made pools of water to irrigate the groves of trees.
I bought slaves, male and female, who had children, giving me even more slaves; then I acquired large herds and flocks, larger than any before me in Jerusalem.
I piled up silver and gold, loot from kings and kingdoms. I gathered a chorus of singers to entertain me with song, and - most exquisite of all pleasures - voluptuous maidens for my bed.
Oh, how I prospered! I left all my predecessors in Jerusalem far behind, left them behind in the dust. What's more, I kept a clear head through it all.
Everything I wanted I took - I never said no to myself. I gave in to every impulse, held back nothing. I sucked the marrow of pleasure out of every task - my reward to myself for a hard day's work!
Then I took a good look at everything I'd done, looked at all the sweat and hard work. But when I looked, I saw nothing but smoke. Smoke and spitting into the wind. There was nothing to any of it. Nothing.
And then I took a hard look at what's smart and what's stupid. What's left to do after you've been king? That's a hard act to follow. You just do what you can, and that's it.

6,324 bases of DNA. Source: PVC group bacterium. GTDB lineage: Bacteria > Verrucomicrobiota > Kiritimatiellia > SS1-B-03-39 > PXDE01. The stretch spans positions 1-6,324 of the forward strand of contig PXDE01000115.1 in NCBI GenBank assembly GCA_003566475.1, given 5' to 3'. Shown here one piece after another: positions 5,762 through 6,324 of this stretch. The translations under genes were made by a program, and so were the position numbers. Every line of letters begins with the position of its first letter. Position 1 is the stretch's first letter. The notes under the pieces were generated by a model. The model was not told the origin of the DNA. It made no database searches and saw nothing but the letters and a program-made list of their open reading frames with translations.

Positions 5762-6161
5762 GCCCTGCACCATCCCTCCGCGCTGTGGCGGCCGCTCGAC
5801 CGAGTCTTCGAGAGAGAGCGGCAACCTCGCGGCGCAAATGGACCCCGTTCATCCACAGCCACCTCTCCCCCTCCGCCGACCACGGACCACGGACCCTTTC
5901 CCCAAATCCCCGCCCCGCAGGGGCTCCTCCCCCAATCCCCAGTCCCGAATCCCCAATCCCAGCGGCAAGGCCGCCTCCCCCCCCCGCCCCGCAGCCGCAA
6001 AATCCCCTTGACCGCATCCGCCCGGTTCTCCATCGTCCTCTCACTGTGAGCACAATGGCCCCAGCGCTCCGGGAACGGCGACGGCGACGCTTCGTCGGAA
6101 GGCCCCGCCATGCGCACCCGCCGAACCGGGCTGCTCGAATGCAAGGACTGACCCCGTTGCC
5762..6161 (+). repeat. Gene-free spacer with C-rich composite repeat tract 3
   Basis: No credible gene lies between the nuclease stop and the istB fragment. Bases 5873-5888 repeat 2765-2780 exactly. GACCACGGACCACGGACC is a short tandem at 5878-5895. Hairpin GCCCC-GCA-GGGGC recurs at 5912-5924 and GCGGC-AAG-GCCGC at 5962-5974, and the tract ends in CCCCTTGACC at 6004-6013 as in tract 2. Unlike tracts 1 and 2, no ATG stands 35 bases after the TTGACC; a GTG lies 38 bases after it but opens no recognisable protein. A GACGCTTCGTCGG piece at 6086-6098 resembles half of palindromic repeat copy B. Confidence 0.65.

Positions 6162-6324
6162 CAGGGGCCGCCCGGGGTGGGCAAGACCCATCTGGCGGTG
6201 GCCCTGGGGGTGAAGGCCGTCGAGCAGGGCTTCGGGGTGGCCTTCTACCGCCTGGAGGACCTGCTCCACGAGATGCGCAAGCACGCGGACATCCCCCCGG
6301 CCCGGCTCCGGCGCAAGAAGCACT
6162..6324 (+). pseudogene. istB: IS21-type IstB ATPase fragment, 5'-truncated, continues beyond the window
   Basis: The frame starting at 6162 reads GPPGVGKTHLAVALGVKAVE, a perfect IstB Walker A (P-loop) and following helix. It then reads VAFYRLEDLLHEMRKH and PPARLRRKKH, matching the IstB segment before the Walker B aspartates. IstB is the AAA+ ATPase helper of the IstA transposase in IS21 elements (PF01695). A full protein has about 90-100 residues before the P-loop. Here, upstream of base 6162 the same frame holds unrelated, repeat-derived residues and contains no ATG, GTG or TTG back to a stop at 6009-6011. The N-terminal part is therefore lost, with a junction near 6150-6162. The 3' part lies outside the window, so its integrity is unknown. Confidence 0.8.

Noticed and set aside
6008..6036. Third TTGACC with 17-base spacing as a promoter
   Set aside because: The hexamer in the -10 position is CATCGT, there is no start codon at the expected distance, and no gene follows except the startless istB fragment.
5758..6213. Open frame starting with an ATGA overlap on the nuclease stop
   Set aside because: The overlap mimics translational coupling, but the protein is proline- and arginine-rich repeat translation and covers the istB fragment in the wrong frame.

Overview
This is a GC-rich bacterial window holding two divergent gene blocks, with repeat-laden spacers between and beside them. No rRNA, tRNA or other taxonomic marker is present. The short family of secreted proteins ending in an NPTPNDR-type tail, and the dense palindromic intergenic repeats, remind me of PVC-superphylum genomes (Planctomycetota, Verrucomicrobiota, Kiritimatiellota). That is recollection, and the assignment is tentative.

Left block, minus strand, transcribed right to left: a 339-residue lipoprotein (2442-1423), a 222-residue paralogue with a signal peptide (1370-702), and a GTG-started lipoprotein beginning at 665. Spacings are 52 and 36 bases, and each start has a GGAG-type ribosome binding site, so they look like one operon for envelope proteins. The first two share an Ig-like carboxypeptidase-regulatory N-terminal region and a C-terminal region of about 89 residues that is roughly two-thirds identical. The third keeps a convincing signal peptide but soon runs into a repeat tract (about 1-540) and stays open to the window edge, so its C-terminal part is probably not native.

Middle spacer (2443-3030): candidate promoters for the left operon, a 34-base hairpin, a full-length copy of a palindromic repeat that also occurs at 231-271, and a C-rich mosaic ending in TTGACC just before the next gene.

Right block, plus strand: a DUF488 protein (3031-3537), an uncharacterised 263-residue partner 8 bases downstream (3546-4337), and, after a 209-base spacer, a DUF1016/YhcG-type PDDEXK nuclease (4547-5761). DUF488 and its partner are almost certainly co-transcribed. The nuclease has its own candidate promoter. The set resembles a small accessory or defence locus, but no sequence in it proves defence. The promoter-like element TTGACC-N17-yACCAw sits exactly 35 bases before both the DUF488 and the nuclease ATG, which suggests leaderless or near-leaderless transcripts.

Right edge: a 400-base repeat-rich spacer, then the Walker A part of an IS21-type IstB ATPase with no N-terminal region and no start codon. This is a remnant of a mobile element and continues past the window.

But I did see that it's better to be smart than stupid, just as light is better than darkness.
Even so, though the smart ones see where they're going and the stupid ones grope in the dark, they're all the same in the end. One fate for all - and that's it.
When I realized that my fate's the same as the fool's, I had to ask myself, "So why bother being wise?" It's all smoke, nothing but smoke.
The smart and the stupid both disappear out of sight. In a day or two they're both forgotten. Yes, both the smart and the stupid die, and that's it.
Published by permission. Originally published by NavPress in English as THE MESSAGE: The Bible in Contemporary Language copyright 2002 by Eugene Peterson. All rights reserved. (The Message Bible Online)